Most Social Worker Self-Care Is a Threat to Your Well-Being!
Yahoo! In 2021, NASW added to its Code of Ethics the following: “(the profession)
encourages all social workers to engage in self-care, ongoing education, and other activities to ensure their commitment to those same core features of the profession.” If you don’t read this too closely, it’s a new day in a new way: social workers matter at last!
But read it again: As. Allan Barsky astutely wrote recently in The New Social Worker, NASW intends the self-care language as “supportive and aspirational, rather than mandatory.” As he goes on to say, “self-care is important but in a pinch other obligations take precedence.” Social workers are to keep commitments to their clients and communities as fundamental standards of practice yet, Barsky asks, “Why are our responsibilities to all these other commitments framed as definitive; but, our responsibilities to our selves framed as aspirational?”
It’s time to address the pinch, not the person! If our Code of Ethics places self-care as aspirational, it’s an add-on to the day, not built into the day. It also remains the responsibility of the social worker, not the social work agency, profession, or its funding arms. Popular writing does little to lessen the guilt-inducing responsibility on you: The authors of Self-Care and Social Work wrote “ (social workers) fail to practice self-care because they become wrapped up in a state of mind that suggests that they need to work nonstop” (Cox & Steiner, 2013) Such analysis places the pinch inside your head, not where it belongs—underfunding, unrealistic grant outcomes, cultural ‘Agency Social Darwinist’ norms that too many executives use to make workers feel guilty for not doing more—all the time.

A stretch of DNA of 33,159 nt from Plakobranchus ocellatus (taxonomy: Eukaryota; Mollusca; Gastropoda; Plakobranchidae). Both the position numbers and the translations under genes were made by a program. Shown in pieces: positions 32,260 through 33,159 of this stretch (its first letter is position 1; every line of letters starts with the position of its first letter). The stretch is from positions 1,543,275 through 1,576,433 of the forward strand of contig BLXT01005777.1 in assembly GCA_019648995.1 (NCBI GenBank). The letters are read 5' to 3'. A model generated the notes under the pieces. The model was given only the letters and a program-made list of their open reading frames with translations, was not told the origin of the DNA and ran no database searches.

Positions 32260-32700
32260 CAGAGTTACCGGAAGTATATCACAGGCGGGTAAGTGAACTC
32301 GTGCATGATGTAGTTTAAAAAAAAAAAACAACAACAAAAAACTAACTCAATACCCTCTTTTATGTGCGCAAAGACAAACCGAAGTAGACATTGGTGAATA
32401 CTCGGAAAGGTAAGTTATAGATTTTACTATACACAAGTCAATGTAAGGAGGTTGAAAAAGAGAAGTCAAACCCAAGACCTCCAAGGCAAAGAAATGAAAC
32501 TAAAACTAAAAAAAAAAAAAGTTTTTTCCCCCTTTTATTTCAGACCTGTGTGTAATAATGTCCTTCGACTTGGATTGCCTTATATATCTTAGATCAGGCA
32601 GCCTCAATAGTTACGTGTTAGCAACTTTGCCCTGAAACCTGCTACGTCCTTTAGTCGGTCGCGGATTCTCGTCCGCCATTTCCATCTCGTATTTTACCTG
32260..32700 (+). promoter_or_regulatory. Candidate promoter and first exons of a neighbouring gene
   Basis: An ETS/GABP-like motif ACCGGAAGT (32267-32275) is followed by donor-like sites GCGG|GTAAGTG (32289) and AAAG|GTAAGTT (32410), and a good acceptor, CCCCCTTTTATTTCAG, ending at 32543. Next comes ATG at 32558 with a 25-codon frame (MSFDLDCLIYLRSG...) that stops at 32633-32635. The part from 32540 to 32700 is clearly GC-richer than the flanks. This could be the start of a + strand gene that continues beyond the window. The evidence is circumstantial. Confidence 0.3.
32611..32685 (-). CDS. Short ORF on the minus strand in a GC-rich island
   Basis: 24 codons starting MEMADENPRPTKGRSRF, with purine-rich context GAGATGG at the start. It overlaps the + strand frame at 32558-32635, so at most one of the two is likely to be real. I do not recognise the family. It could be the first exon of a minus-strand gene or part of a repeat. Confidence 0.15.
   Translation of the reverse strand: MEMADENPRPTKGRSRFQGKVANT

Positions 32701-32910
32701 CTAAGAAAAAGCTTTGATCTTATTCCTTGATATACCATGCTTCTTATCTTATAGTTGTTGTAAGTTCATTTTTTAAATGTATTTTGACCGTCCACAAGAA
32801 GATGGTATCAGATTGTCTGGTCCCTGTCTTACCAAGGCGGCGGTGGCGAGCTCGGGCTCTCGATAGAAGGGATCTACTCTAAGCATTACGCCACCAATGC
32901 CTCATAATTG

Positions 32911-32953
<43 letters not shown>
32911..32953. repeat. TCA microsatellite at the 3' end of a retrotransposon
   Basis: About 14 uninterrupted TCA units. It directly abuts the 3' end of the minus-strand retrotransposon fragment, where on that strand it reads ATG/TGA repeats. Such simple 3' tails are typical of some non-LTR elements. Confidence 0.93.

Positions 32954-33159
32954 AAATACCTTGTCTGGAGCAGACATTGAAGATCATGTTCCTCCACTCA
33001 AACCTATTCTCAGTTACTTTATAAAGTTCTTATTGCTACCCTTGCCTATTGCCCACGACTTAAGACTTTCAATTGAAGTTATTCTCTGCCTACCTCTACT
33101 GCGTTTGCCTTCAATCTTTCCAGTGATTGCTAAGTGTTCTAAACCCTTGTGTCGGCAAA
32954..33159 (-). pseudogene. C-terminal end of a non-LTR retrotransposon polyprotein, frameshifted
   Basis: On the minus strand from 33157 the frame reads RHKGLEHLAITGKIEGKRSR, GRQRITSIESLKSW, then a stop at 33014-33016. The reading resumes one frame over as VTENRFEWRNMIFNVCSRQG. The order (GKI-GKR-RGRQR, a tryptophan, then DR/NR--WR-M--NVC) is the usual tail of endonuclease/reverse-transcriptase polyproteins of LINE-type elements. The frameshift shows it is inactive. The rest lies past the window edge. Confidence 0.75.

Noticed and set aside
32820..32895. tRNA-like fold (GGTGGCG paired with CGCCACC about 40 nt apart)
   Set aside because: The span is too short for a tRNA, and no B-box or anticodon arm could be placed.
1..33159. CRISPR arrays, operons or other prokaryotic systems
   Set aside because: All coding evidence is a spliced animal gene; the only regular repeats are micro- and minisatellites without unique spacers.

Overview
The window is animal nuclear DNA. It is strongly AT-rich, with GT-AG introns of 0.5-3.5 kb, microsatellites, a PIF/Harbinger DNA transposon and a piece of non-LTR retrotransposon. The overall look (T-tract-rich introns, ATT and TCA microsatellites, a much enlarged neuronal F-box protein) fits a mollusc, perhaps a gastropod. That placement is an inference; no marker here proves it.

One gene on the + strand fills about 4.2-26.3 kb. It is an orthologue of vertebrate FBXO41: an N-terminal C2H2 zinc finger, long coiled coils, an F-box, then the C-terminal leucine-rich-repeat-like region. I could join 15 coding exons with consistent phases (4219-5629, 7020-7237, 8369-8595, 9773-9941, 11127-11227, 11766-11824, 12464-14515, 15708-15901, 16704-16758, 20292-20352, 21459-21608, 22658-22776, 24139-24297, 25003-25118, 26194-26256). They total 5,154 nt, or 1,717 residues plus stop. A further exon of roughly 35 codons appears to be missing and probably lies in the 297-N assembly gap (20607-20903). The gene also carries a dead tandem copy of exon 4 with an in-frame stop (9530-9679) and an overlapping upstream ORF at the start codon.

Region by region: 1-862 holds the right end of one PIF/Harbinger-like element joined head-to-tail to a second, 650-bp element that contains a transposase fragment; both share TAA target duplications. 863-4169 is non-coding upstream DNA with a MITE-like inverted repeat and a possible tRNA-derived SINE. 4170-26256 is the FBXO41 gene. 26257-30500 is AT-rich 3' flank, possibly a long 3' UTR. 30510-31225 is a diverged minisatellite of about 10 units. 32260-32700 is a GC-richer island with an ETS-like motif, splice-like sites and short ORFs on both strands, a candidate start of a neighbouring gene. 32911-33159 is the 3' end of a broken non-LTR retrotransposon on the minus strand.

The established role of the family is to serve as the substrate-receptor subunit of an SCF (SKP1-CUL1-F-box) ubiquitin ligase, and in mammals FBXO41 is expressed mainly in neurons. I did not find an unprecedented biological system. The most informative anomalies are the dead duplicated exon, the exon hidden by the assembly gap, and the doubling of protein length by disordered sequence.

If you work 45 hours a week and are paid for 35, that’s a pinch; if you have as much data input every day as client contact, that’s a pinch; if you have to take a part-time job on the weekends or in the evening to pay off your student debt from social work school, that’s a pinch. Three pinches pierce the idea that a lack of self-care stems from your state of mind.
Recalibrating where the problem of burnout and exhaustion lies is a first step towards actual healing—both for you and the people with whom you work. Why don’t agencies provide genuine respite on the job for the worker when they have to remove a crying child from a home or a terrified older person from their hoarded apartment? Why do fire fighters have a safety officer on the scene when a fire occurs to guarantee their post-incident recovery time but a social worker entering a drug den to find a client is expected to be at work later that day to keep inputting those records ? Why are those who are exhausted from over-work seen as noble in the profession rather than reasons why the profession should fight for structural change that curtail the exhaustion?
For self-care to heal anyone , it must be grounded in a person’s self-worth. Ignoring the lacerating working conditions, financial strain and physical and emotional exhaustion of social workers diminishes their worth while casting blame on those who think otherwise. Until we address the real causes behind the heightened need for social worker self-care, individualized nostrums of self-care are a threat to your well-being!